The world’s oceans set a temperature record in the past week, with their surface hitting 20.96 degrees Celsius (69.7 Fahrenheit), European Union climate observatory data showed yesterday.
Ocean surface temperature reached 20.96C on July 30, according to the ERA5 database, while the previous record was 20.95C in March 2016, a spokeswoman told AFP.
The samples tested excluded polar regions. Oceans have absorbed 90 percent of the excess heat produced by human activity since the dawn of the industrial age, according to scientists.
Globally, the average ocean temperature has been besting seasonal heat records on a regular basis since April.
“The ocean heatwave is an immediate threat to some marine life. We are already seeing coral bleaching in Florida as a direct result and I expect more impacts will surface,” said Piers Forster of the International Centre for Climate at the University of Leeds.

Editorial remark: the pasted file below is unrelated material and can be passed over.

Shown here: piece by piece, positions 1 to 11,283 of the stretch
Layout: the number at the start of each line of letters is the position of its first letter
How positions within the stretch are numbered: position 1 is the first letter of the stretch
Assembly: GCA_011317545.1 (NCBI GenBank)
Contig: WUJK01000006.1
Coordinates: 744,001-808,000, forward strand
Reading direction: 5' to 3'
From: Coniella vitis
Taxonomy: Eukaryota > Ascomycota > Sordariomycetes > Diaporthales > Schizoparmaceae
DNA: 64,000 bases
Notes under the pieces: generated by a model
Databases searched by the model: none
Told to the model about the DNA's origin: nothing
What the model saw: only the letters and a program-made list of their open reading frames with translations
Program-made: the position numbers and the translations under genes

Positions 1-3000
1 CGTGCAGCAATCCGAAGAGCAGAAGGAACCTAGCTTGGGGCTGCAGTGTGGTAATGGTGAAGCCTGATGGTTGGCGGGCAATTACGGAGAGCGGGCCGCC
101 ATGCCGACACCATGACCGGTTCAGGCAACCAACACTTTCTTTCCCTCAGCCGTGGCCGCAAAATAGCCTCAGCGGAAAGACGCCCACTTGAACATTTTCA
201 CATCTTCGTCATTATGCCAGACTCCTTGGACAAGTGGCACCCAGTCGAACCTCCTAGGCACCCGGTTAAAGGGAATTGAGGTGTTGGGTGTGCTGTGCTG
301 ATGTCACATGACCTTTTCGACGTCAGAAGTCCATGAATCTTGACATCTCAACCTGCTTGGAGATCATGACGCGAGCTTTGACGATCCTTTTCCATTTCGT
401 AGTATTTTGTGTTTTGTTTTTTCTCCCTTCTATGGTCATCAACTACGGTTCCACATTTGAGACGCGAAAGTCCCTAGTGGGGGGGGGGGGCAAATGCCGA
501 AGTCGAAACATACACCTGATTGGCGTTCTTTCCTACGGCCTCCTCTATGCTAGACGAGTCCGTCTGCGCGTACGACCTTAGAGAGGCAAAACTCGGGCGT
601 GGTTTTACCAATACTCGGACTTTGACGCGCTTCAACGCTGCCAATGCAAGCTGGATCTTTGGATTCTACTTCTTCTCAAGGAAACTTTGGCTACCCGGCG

Scientists are worried about the timing of this broken record. Dr Samantha Burgess, from the Copernicus Climate Change Service, said March should be when the oceans globally are warmest, not August, reports BBC.
“The fact that we’ve seen the record now makes me nervous about how much warmer the ocean may get between now and next March,” she said.
“It is sobering to see this change happening so quickly,” said Prof Mike Burrows, who is monitoring impacts on Scottish sea shores with the Scottish Association for Marine Science.
Scientists are investigating why the oceans are so hot right now but say that climate change is making the seas warmer as they absorb most of the heating from greenhouse gas emissions.
The new average temperature record beats one set in 2016 when the naturally occurring climate fluctuation El Niño was in full swing and at its most powerful.
El Niño happens when warm water rises to the surface off the west coast of South America, pushing up global temperatures.